Monday, July 19, 2021

The Daily Mail takes a look at the Honresfeld Collection which after visiting New York is back in the UK:
Picture Credits: @Murray Sanders-Daily Mail
Spread across a huge table in Sotheby’s auction house in London are stacks of immaculately preserved 19th- century first editions and manuscripts, a slew of letters in Jane Austen’s rigorously disciplined script and a small collection of Charlotte Brontë’s hand-sewn books, barely 3in high and filled with writing so teeny it had to be written with a single hair dipped in ink and can only be deciphered under a microscope. (...)
 No wonder Ovenden’s hands are shaking and, alongside, Bronte expert Professor Kathryn Sutherland of St Anne’s College, Oxford, is fizzing
with excitement.Because today is the first chance for generations for anyone to get a proper look at it. And it’s all here. (...)
Meanwhile, the first editions — some annotated by their authors — include everything from Jane Austen’s Emma, Persuasion and Pride And Prejudice to Emily Brontë’s Wuthering Heights.
But what has really got Ovenden’s heart racing is a set of manuscripts of the Brontë siblings.
The collection includes seven of Charlotte Brontë’s famous ‘little books’ or magazines written at the kitchen table in the Brontë parsonage — alone worth an estimated £5 million — a manuscript collection of poems by sister Anne and a small autographed diary note by Emily and Anne.
The real treasure, however, is a small, slim, red-bound exercise book of Emily Brontë’s poems, annotated by her sister Charlotte and valued at between £800,000 and £1.2 million.
‘This is the Holy Grail,’ says Professor Sutherland. ‘There is another in the British Library and that’s it. This one was for many years considered lost or destroyed. Almost nothing of Emily survived. We can’t believe it’s here.’
Such is the library’s significance that, when it suddenly popped up, largely intact, for sale by Sotheby’s earlier this year, it was hailed as the ‘Tutankhamun’s Tomb of literature’. (...)
But what has really got Ovenden’s heart racing is a set of manuscripts of the Brontë siblings.
The collection includes seven of Charlotte Brontë’s famous ‘little books’ or magazines written at the kitchen table in the Brontë parsonage — alone worth an estimated £5 million — a manuscript collection of poems by sister Anne and a small autographed diary note by Emily and Anne.
The real treasure, however, is a small, slim, red-bound exercise book of Emily Brontë’s poems, annotated by her sister Charlotte and valued at between £800,000 and £1.2 million.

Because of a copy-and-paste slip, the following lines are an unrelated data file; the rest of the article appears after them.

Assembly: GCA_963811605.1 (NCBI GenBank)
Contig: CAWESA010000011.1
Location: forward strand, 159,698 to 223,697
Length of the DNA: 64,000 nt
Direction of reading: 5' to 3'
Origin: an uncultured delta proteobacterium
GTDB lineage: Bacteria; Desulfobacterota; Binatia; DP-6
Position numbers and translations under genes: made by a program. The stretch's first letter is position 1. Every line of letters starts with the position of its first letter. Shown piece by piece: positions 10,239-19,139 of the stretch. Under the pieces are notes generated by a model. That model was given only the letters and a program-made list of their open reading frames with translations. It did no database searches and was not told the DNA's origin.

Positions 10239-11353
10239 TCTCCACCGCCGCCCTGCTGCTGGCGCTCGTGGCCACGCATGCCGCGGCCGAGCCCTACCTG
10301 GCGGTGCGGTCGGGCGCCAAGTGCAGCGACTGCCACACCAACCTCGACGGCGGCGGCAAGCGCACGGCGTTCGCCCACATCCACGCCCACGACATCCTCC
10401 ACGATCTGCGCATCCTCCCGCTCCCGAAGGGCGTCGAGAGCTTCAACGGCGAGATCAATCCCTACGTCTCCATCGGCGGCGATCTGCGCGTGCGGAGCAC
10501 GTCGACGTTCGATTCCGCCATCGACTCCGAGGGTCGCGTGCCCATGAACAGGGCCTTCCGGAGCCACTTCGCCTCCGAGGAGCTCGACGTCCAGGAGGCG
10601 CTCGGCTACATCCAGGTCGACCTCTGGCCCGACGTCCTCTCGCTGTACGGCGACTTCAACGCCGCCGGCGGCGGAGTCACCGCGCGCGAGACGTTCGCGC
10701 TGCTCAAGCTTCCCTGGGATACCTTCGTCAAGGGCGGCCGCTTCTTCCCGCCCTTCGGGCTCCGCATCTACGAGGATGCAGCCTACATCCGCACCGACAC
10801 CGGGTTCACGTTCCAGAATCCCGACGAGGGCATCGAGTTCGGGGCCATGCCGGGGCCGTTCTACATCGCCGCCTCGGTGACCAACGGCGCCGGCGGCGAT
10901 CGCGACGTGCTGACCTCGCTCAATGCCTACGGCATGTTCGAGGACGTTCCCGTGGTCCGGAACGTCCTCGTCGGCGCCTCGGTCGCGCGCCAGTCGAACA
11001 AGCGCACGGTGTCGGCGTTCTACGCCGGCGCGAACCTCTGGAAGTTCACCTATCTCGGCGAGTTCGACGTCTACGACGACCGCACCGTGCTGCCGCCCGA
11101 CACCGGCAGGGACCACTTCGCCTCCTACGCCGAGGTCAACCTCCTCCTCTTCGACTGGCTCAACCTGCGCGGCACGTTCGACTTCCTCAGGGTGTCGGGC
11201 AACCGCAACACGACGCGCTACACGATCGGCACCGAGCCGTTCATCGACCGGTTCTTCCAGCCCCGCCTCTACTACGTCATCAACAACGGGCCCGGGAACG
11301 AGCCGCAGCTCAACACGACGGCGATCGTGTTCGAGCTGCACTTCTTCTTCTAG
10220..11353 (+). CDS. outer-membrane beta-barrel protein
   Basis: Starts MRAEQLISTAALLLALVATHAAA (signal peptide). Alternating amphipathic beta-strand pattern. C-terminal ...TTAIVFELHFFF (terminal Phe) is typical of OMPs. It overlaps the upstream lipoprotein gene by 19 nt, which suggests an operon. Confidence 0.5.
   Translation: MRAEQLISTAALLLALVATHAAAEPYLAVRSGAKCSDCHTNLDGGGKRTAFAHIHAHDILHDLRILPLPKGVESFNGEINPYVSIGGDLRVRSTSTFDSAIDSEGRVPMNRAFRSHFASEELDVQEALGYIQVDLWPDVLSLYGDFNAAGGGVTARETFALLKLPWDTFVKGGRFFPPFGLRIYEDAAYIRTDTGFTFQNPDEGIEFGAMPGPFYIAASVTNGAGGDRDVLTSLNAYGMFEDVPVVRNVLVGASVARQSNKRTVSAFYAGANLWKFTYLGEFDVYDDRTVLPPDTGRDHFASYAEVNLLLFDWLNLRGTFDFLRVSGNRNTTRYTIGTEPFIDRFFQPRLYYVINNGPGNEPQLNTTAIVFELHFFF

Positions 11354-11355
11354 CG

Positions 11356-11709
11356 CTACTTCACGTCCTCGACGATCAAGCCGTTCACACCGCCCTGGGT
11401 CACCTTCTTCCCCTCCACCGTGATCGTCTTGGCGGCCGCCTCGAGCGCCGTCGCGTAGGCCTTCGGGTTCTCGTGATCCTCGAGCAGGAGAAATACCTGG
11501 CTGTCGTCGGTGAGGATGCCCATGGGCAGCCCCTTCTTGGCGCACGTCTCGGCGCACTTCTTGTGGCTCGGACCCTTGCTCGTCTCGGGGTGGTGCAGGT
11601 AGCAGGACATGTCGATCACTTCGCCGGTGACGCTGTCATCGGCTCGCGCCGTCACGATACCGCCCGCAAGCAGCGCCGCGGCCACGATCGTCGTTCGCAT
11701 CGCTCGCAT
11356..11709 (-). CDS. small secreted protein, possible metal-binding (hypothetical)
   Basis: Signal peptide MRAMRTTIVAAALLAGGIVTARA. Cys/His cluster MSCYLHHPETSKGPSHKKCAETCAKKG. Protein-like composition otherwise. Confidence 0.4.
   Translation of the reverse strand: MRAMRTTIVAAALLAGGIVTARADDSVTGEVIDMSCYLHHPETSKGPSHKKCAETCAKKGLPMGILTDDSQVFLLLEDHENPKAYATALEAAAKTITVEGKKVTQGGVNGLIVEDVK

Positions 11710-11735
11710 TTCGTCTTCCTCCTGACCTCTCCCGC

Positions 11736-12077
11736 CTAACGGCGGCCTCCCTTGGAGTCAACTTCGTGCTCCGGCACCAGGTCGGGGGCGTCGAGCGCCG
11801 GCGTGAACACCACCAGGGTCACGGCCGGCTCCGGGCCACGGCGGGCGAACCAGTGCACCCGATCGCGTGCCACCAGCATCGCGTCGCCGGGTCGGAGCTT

‘This is the Holy Grail,’ says Professor Sutherland. ‘There is another in the British Library and that’s it. This one was for many years considered lost or destroyed. Almost nothing of Emily survived. We can’t believe it’s here.’
Such is the library’s significance that, when it suddenly popped up, largely intact, for sale by Sotheby’s earlier this year, it was hailed as the ‘Tutankhamun’s Tomb of literature’. (Jane Fryer)
Also in The Daily Mail books about freedom (because you know, today in the UK the pandemic is supposedly over):
Women’s charities have spoken about what a terrifying period lockdown has been for those in abusive relationships. Anne Brontë’s The Tenant Of Wildfell Hall tells the story of Helen Graham, who’s fled to Yorkshire with her son from a violent, drunken, dissipated husband. (Patricia Nicol
The Otago Daily Times talks about the recent Most Wuthering Heights Ever Day event: 
The Yorkshire moors came to Dunedin at noon on Saturday as a flash mob assembled in the Octagon for The Most Wuthering Heights Day Ever.
About 50 aspiring Cathys clad in red dresses attended the event, which had participants perform the dance routine from the music video to Kate Bush’s 1978 No1 hit Wuthering Heights.
The song is based on Emily Brontë’s 1847 novel of the same name about the turbulent relationship between the volatile Heathcliff and his childhood friend Catherine. (Andrrew Marshall)

This is Reno also talks about its local event.

Il Torinese (Italy) reviews the book Here We Are: My Friendship with Philip Roth:
Roth aveva cercato una donna giovane e bella che si prendesse cura di lui (come Jane Eyre accudì Rochester)….e invece trovò Taylor: sensibile conoscitore della letteratura, grande capacità di ascolto che lo rese il confidente perfetto e speciale. (Lura Goria) (Translation)

AnneBrontë.org has a brief post about a trip to Scarborough. 

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